The Mountains Above Bariloche, Argentina

The Mountains above Bariloche, Argentina

A Series of Steps to Refugio Lopez

Words and Photos By Emily Hopcian

*dinggg dinggg dinggg* At 4:30 a.m., the drawl of my alarm wakes me from a cozy summer slumber. I rub my eyes and burrow into my comforter. I don’t want to get up (does anyone want to get up at 4:30 a.m.?) yet I know a sunrise hike in the mountains, a meditative morning on my own, will be worth it.

So I cast my comforter aside, put on my socks and slippers, and carefully climb down the stairs from my lofted room to brush my teeth and wash my face. I pull my hair into a ponytail, change into my hiking clothes and boots, grab my backpack and walk out the door of mi casita.

Mate at Roca Negra

Cool Patagonian air greets me. While the forecasted high for today is close to 90oF, the summer nights and early mornings are quite chilly here in Bariloche, an Argentine city among Andean lakes and mountains in northern Patagonia. I zip up my jacket and walk to the remis office in my neighborhood to catch a ride to the trailhead.

This morning, the dawn of my 28th birthday, I plan to visit Refugio Lopez, a mountain hut on Cerro Lopez at the west end of Bariloche. This isn’t my first rodeo with Lopez. I’ve hit the trail twice before with plans of meeting the refugio, but due to deep snow on one occasion and a friend falling — not seriously injured but scraped up — on the second, I have yet to befriend the refugio. The hike to Lopez isn’t terribly demanding, but as is the case with all the refugios here in Bariloche, it takes time. So today I set out, once more, with Lopez on my mind.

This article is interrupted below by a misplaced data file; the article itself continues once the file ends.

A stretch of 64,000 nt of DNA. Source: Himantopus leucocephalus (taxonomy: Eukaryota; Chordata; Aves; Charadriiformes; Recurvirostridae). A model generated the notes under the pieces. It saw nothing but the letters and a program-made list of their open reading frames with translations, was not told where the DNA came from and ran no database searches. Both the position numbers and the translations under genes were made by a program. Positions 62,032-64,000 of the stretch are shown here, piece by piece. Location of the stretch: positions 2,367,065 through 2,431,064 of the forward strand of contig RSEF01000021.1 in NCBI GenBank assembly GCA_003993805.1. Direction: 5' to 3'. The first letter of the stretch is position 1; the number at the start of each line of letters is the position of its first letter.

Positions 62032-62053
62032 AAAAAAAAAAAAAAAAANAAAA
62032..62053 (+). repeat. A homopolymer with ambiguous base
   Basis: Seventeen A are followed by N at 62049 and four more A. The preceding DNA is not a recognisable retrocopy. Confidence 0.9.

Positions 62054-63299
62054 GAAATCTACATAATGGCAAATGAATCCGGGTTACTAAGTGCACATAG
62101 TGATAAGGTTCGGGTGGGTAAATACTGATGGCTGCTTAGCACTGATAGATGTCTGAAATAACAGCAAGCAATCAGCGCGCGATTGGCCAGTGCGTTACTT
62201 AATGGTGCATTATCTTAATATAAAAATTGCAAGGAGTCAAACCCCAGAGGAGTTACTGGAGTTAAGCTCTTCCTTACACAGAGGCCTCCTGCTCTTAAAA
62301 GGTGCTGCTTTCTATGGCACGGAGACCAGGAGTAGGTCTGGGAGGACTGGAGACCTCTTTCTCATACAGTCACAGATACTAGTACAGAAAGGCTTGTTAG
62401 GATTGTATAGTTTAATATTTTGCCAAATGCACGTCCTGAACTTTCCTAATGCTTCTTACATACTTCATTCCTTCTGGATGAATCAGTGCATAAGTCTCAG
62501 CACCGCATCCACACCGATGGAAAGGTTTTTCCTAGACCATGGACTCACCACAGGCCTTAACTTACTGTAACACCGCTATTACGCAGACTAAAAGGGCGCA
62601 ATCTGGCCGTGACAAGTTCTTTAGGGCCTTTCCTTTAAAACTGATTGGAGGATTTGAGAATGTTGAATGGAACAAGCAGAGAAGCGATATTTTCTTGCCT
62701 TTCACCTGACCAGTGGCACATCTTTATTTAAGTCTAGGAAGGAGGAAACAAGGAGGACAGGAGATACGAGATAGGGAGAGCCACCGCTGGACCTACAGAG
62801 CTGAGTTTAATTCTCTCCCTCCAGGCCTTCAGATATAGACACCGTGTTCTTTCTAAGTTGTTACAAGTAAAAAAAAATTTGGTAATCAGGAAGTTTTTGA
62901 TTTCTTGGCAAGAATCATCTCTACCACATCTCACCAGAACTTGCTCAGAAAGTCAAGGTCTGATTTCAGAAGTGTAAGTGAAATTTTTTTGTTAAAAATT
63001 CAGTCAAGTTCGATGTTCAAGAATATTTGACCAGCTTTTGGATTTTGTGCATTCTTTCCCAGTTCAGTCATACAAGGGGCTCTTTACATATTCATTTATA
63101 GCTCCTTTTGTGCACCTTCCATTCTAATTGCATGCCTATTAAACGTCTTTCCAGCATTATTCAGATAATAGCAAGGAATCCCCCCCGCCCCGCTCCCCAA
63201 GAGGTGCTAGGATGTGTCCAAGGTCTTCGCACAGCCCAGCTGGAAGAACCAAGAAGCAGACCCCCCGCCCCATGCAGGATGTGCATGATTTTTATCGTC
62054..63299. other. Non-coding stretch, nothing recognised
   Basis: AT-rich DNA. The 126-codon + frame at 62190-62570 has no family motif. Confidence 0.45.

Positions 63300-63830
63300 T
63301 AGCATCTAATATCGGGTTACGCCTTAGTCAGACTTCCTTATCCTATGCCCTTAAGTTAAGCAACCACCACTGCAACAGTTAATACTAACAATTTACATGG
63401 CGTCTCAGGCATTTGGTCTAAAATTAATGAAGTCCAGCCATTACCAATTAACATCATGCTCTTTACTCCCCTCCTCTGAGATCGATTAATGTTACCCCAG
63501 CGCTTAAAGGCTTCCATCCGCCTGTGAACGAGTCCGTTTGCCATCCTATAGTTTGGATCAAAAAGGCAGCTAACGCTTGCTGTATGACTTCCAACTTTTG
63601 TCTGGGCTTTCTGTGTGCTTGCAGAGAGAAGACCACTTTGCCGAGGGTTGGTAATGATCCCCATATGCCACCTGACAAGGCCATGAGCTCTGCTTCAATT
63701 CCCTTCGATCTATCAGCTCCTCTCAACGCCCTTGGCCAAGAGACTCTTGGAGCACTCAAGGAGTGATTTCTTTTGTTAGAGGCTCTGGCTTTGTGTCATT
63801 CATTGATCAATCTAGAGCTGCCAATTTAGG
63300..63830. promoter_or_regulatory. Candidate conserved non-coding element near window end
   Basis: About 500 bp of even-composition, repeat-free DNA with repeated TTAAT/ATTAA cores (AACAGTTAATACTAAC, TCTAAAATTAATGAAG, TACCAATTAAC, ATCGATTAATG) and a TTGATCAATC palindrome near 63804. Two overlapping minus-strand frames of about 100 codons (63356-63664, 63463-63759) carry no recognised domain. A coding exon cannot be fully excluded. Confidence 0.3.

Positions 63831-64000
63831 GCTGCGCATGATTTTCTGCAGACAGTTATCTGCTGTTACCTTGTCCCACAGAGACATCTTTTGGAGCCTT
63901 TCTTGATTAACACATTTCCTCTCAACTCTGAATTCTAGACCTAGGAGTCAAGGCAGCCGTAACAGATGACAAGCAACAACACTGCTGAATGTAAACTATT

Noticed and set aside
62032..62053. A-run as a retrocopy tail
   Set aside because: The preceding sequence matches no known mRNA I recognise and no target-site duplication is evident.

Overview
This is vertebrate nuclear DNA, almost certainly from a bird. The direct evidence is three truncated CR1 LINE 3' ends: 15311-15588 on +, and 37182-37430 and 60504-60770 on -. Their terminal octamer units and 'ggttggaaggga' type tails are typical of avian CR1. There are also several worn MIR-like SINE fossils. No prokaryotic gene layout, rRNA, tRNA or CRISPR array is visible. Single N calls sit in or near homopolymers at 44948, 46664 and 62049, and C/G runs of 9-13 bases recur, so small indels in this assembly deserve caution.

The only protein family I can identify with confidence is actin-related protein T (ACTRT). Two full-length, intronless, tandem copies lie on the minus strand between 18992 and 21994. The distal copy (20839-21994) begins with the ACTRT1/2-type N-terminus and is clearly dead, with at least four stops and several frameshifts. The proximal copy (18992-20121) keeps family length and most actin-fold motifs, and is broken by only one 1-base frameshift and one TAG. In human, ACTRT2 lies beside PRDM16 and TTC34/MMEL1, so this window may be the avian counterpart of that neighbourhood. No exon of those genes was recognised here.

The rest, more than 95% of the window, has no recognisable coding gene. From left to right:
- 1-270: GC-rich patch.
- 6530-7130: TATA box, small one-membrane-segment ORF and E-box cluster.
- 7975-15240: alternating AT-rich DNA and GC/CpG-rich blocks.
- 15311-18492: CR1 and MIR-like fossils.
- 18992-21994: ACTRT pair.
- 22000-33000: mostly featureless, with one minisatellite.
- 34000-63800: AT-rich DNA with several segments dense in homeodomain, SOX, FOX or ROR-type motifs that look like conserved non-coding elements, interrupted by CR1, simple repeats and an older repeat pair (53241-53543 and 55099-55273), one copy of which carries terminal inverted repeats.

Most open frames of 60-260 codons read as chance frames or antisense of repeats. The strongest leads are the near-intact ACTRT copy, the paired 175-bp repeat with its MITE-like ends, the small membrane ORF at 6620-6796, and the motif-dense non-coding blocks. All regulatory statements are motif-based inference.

At the trailhead, I pull my headlamp from my backpack, slip my hands through the straps of my hiking poles and start climbing. Save for a stream nearby, the morning is still and silent. Far above the trees, a full moon and shield of stars promise to stick with me until sunrise, though they’ll weave in and out of the trees as I hike. I work to kick fear aside and appreciate the rarity of this moment, which is easier said than done. There’s a reason this moment is rare. Being alone in the dark in the woods at the base of a mountain is a bit terrifying.

Far above the trees, a full moon and shield of stars promise to stick with me until sunrise, though they’ll weave in and out of the trees as I hike. I work to kick fear aside and appreciate the rarity of this moment, which is easier said than done.

The first hour is a steep, uphill climb. I’m familiar with it in daylight, but in the dark, the trail that weaves upward through these dense woods seems to tell another tale. I focus on my steps and my breathing. Every few paces, I look up, casting the glow of my headlamp on the trees as I look for the dots of red paint that mark the way.

Refugio Laguna Negra

Hikers take a break in June, the start of winter, at Roca Negra

Just past Roca Negra — a small mountain restaurant between the trailhead and Refugio Lopez — I reunite with the furthest point of the trail known to me. Everything looks, and feels, far different without several feet of snow warming the ground. It’s at this point that the trail evens out. I embrace the relief from the uphill climb and admire the ever-growing morning light.